Essential The Africa the Media Doesn't Tell You About

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Angola and Zambia relaunch talks for pipeline construction

10 June, 2022 15:35
Forbes Staff


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The “AZOP Project” includes a pipeline for petroleum products, such as fuel and gas. (Photo: DR)

Five billion dollars is the estimated value for the implementation of the project. Zambia buys part of their fuel from Saudi Arabia and now intends to turn to the Angolan market.

Representatives of Angolan oil company Sonangol and Basali Ba Liseli Resources Limited (BBRL), from Zambia, met this Friday, June 10th, in Lusaka, to discuss the new terms of reference, in order to relaunch the “AZOP Project”, which includes the construction of an oil pipeline between the two countries.

Earlier, on Wednesday, the 8th, the matter had already been the subject of conversation, also in the Zambian capital, between the Zambian energy minister, Peter Chibwe Kapala, and the Angolan ambassador to that country, Azevedo Francisco, at an audience that the Zambian minister granted to the Angolan diplomat.

The Ambassador of the Republic of Angola to Zambia delivered a verbal message from the Angolan Minister of Mineral Resources, Oil and Gas, Diamantino Azevedo, addressed to his Zambian counterpart, Peter Chibwe Kapala, in which he expressed the intention of the Portuguese-speaking country to move forward with the agreements signed with the previous Zambian government in the energy field.

Angola's plans are the result of a memorandum of understanding signed in 2021, which provides for the exchange of experiences, professional training and institutional cooperation.

The “AZOP Project”, includes a pipeline for transporting petroleum products, such as fuel and gas, to the Zambian market. Angola wants to take advantage of Zambia's privileged geographical condition, which borders eight countries, to which Sonangol hopes to bring its refined products through the aforementioned pipeline.

Zambia buys part of the fuel for its consumption from Saudi Arabia and now intends to lean towards the Angolan market, on account of the commercial advantages in the relationship with Angola, a neighboring country.

Data from 2020 indicated an estimated cost of US$5 billion for the construction of the pipeline for the multiple transport of oil products from Angola.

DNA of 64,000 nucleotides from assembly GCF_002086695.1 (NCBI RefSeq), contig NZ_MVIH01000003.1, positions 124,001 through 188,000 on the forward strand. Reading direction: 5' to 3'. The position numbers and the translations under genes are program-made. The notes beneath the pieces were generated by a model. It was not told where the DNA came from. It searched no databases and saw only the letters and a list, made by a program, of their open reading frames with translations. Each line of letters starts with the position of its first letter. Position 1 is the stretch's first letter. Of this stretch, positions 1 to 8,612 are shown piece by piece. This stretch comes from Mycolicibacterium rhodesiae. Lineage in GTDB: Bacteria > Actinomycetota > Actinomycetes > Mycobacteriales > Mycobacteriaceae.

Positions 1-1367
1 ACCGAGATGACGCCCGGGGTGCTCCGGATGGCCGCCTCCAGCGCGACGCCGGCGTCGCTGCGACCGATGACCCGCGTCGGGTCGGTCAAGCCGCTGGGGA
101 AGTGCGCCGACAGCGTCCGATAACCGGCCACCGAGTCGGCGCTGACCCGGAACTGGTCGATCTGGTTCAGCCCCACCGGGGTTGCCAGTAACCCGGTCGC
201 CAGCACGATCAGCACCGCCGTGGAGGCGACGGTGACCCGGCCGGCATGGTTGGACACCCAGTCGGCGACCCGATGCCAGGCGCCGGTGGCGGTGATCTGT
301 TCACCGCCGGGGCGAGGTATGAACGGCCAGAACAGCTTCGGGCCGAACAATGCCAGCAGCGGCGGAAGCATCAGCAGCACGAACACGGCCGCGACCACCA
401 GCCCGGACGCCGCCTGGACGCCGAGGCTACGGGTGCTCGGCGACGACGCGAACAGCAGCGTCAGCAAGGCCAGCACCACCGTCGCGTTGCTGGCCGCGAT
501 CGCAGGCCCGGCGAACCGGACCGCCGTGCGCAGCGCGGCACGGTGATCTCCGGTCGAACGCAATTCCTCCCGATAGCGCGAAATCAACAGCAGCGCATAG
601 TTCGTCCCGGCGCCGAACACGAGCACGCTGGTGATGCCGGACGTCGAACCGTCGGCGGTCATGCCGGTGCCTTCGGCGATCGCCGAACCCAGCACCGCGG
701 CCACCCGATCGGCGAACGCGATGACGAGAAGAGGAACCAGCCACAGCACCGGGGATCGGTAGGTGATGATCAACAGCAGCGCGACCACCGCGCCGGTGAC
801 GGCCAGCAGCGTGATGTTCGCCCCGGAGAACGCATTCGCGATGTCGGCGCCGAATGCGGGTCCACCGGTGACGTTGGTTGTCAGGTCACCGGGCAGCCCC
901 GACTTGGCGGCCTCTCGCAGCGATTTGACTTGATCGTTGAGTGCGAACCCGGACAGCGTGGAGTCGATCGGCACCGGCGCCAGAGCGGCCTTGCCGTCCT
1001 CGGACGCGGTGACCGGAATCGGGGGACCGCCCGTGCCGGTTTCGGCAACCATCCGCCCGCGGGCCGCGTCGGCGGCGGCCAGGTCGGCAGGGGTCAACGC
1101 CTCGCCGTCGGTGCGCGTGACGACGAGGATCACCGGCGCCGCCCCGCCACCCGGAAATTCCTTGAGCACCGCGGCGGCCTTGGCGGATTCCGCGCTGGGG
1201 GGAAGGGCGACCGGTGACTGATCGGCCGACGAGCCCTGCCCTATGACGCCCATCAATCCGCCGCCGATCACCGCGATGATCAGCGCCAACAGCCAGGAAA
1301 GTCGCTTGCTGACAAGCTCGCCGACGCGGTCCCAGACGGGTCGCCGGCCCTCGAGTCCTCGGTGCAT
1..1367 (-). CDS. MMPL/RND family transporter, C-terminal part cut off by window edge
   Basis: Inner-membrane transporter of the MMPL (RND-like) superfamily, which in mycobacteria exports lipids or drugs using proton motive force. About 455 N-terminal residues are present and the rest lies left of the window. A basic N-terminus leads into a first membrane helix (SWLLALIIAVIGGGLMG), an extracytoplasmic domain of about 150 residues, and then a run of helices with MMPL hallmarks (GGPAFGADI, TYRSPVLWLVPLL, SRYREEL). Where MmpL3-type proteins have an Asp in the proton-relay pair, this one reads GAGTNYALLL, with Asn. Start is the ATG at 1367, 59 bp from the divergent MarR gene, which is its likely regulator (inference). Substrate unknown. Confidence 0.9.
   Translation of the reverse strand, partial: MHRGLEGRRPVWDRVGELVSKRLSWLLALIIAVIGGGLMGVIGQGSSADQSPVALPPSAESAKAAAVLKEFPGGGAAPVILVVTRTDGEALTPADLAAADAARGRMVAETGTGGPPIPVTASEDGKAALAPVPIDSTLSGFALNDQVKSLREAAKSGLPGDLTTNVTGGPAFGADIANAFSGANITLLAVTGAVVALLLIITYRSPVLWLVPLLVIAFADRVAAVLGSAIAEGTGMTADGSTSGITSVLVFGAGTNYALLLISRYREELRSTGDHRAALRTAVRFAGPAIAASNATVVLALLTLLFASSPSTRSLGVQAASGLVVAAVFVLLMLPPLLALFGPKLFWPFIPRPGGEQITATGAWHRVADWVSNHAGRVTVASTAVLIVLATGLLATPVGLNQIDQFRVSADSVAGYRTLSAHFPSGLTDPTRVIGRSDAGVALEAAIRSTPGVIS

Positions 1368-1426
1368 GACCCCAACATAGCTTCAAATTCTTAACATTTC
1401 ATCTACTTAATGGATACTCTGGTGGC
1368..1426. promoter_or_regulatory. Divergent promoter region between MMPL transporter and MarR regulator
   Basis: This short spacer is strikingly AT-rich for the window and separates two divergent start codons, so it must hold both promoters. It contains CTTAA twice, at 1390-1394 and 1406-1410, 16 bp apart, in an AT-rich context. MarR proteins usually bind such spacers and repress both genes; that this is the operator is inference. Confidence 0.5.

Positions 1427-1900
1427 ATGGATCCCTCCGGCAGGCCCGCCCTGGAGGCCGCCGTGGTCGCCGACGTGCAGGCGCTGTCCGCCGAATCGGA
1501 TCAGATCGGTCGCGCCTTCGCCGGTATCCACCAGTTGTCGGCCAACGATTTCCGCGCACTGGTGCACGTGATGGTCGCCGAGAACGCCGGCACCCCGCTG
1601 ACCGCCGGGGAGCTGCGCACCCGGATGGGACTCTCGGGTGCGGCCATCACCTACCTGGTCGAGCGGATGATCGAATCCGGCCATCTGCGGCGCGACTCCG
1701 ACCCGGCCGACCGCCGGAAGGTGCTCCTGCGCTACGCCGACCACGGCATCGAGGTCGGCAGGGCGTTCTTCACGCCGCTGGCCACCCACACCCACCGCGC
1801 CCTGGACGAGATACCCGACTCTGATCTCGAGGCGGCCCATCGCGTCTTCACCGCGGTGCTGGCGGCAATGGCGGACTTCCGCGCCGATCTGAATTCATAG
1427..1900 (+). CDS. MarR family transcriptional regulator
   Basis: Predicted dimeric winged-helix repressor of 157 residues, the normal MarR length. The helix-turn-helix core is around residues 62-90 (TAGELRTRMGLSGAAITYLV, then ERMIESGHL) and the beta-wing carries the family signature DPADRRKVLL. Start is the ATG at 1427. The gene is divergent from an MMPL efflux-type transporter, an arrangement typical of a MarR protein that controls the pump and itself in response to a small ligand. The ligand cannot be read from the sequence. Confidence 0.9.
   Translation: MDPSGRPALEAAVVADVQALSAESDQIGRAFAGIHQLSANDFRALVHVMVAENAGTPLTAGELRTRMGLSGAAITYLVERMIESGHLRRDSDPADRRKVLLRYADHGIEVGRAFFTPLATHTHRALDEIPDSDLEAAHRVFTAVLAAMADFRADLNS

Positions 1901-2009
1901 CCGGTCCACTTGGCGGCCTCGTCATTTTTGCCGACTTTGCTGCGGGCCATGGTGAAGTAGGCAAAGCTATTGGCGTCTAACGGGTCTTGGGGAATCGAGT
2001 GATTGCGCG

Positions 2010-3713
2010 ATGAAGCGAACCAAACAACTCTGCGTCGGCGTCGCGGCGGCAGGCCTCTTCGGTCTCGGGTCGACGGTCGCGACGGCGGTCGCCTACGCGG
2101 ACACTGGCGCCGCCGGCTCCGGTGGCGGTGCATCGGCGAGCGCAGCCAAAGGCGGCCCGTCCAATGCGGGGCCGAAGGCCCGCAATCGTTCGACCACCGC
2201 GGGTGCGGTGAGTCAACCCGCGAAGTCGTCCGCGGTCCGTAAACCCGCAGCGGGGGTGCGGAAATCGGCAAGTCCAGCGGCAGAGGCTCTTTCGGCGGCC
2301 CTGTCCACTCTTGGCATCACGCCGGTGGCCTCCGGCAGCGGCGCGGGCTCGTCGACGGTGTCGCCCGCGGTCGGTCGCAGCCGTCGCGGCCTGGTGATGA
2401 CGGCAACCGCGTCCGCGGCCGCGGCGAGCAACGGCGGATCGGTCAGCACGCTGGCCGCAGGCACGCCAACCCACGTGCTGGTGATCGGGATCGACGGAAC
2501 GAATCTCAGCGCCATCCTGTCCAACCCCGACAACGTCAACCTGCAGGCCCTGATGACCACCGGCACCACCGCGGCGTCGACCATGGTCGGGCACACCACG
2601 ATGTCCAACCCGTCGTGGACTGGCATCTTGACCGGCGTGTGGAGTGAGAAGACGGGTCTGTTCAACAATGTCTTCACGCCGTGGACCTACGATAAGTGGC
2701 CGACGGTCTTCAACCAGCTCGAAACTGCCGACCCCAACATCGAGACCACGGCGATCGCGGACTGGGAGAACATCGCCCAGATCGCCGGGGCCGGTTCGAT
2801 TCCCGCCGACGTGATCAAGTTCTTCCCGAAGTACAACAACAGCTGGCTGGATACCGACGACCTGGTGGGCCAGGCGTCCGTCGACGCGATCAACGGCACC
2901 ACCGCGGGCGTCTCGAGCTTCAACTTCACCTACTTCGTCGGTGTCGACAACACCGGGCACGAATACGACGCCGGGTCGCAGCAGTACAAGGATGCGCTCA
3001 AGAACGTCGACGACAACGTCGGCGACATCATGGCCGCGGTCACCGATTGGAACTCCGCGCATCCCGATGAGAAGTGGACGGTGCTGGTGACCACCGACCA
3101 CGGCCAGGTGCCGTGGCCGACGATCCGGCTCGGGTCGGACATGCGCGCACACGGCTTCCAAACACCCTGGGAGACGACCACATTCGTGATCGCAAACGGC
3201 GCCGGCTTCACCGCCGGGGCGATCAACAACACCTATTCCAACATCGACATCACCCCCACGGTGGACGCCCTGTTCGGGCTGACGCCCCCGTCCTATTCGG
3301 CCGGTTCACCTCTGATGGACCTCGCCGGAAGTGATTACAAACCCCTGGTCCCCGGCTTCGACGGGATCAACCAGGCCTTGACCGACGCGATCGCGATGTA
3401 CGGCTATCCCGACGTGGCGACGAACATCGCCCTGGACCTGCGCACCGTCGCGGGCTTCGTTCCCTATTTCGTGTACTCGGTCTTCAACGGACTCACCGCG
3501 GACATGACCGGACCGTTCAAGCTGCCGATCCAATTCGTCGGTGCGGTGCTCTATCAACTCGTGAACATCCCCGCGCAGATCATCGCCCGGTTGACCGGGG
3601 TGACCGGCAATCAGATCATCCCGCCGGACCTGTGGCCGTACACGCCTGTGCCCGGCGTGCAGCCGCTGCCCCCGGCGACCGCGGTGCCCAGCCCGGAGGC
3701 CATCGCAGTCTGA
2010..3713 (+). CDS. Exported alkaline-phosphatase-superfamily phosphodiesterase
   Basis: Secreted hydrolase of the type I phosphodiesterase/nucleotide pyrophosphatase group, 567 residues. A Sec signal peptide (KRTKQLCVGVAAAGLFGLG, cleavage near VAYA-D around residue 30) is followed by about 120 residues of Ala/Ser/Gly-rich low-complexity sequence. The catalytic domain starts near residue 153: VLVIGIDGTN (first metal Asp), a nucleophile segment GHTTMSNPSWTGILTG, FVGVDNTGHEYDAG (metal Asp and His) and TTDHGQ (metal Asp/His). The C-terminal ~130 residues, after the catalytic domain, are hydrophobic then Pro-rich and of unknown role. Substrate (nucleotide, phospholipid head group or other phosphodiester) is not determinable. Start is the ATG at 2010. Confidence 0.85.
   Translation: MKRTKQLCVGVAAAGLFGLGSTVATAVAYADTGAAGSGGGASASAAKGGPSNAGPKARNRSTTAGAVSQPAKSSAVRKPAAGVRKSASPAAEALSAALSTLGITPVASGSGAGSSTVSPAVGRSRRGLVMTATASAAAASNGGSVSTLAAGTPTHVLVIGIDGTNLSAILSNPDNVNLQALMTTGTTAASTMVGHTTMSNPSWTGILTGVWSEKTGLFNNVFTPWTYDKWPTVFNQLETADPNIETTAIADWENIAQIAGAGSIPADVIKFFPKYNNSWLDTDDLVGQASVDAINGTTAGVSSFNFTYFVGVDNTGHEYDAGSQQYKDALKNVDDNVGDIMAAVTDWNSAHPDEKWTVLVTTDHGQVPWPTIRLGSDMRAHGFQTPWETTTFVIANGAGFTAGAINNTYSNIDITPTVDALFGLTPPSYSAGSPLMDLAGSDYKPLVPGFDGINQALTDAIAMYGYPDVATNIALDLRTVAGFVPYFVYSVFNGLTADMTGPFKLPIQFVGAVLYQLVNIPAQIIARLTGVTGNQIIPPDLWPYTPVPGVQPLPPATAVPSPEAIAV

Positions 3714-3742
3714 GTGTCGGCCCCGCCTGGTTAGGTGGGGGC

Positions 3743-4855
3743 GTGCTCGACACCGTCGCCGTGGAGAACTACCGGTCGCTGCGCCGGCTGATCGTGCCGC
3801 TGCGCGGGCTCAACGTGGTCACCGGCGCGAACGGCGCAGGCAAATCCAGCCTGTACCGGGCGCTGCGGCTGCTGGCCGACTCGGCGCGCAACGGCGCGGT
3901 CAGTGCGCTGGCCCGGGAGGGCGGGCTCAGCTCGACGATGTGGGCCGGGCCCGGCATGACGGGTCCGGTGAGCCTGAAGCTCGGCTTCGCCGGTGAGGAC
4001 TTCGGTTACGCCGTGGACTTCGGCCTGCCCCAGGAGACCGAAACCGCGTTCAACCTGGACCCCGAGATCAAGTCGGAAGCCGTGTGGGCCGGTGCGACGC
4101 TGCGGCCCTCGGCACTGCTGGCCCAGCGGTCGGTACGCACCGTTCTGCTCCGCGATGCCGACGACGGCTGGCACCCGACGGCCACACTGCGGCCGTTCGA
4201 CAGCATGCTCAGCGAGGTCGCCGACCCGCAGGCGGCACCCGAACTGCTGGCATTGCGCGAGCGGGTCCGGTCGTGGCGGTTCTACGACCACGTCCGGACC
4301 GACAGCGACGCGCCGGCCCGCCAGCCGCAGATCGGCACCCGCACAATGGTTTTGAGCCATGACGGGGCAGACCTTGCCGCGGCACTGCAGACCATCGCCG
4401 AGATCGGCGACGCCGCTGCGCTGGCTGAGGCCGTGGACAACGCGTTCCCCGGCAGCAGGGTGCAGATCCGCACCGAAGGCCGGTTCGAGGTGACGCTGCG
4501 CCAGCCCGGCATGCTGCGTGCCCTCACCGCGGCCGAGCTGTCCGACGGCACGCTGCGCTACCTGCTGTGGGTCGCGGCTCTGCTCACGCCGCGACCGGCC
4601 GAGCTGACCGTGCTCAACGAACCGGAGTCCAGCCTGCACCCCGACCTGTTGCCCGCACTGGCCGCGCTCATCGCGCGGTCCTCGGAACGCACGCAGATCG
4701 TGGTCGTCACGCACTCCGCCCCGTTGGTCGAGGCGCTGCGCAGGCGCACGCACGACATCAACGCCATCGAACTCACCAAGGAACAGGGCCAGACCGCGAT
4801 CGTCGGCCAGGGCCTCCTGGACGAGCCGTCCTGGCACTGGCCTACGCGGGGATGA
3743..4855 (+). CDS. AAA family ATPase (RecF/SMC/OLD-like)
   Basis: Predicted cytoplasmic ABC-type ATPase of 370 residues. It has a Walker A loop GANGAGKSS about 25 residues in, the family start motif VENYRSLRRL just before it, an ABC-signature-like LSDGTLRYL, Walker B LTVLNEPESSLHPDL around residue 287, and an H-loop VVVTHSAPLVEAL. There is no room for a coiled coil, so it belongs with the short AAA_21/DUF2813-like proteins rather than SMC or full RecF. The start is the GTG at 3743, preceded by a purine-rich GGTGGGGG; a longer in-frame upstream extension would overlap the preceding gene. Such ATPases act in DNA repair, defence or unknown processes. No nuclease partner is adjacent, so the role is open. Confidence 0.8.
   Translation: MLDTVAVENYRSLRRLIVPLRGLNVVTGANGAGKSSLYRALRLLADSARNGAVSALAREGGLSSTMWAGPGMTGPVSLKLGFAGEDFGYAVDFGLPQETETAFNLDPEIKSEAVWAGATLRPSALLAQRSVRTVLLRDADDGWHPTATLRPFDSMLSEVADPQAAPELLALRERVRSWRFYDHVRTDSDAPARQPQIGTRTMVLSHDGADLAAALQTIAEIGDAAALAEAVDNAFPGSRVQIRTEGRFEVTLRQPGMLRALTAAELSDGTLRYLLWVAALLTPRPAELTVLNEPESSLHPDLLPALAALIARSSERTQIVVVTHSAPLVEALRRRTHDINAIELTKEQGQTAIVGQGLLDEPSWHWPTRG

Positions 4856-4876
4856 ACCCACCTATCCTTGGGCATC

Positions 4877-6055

Based on previous studies, a storage station for oil derivatives should be built in one of the provinces of eastern Angola, from which fluids can be supplied to different countries in the southern region of Africa.

BBRL is a private company under Zambian law appointed by its government in that country to deal with Sonangol on practical aspects related to cooperation in the energy sector.

Angola and Zambia relaunch talks for pipeline construction
 

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World Bank finances road that will connect Guinea-Bissau to Senegal

27 June, 2022 | 15:12, Forbes Staff

Construction of the infrastructure, budgeted at US$70 million, should start between January and March 2023 and will be completed in five years.

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Photo: DR

A total of US$70 million is the amount that the World Bank (WB) will disburse to finance the construction of a road that will connect Safim, on the outskirts of Bissau, to Mpack, on the Senegalese border, in order to strengthen regional connectivity.

The infrastructure – whose construction should start between January and March of next year, with an execution period of five years – will comprise 115 kilometers, according to information recently disclosed, in the act of signing the agreement between the director of the World Bank for Cabo Verde, Guinea-Bissau, Mauritania, Senegal and the Gambia, Nathan Belete, and the Minister of Finance of Guinea-Bissau, João Fadiá, in an act witnessed by the Bissau-Guinean President, Umaro Sissoco Embaló.

Due to the fact it involves one of the areas of Guinea-Bissau with the highest agricultural production [Safim], more than 400,000 people are expected to improve their incomes, allowing them to benefit from a road of excellent quality, according to the authorities. The project also foresees the construction of several water points along the road, enabling the improvement of the population's living conditions.

The Minister of Finance of Guinea-Bissau, João Fadiá, guaranteed that “the country will proceed with an efficient and responsible management of resources to satisfy the well-being of the population”.

Jaime Pedro

World Bank finances road that will connect Guinea-Bissau to Senegal
 

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Ghana joins Caribbean in reparation demands


Ghana President Akufo-Addo contrasts lack of reparations for enslavement to the awarding of reparations for other atrocities

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Ghana's President Nana Akufo-Addo said reparations are 'long overdue' (Getty)

4th August 2022
Written by:
Leah Mahon

THE PRESIDENT of Ghana has led calls for reparations for slavery across Africa and the African diaspora as the latest country to join the Caribbean in demands for reparatory justice.

President Akufo-Addo addressed crowds at the Reparations and Racial Healing Summit this week and said that atoning for the horrors of the trans-Atlantic slave trade had been “long overdue.”

He called for demands to be heightened in the fight for reparations which Caribbean nations like Grenada, Antigua and Barbuda and Jamaica have done off the back of the Royals tour of the region earlier this year and blasted the “doubled standard” for other ethnic groups impacted by colonial powers.

“It is time for Africa, 20 million of whose sons and daughters had their freedoms curtailed and sold into slavery, also to receive reparations,” he said.

“Reparations for Africa and the African Diaspora are long overdue. Predictably, the question of reparation becomes a debate only when it comes to Africa and Africans. We believe the calls for reparations for Africa are just.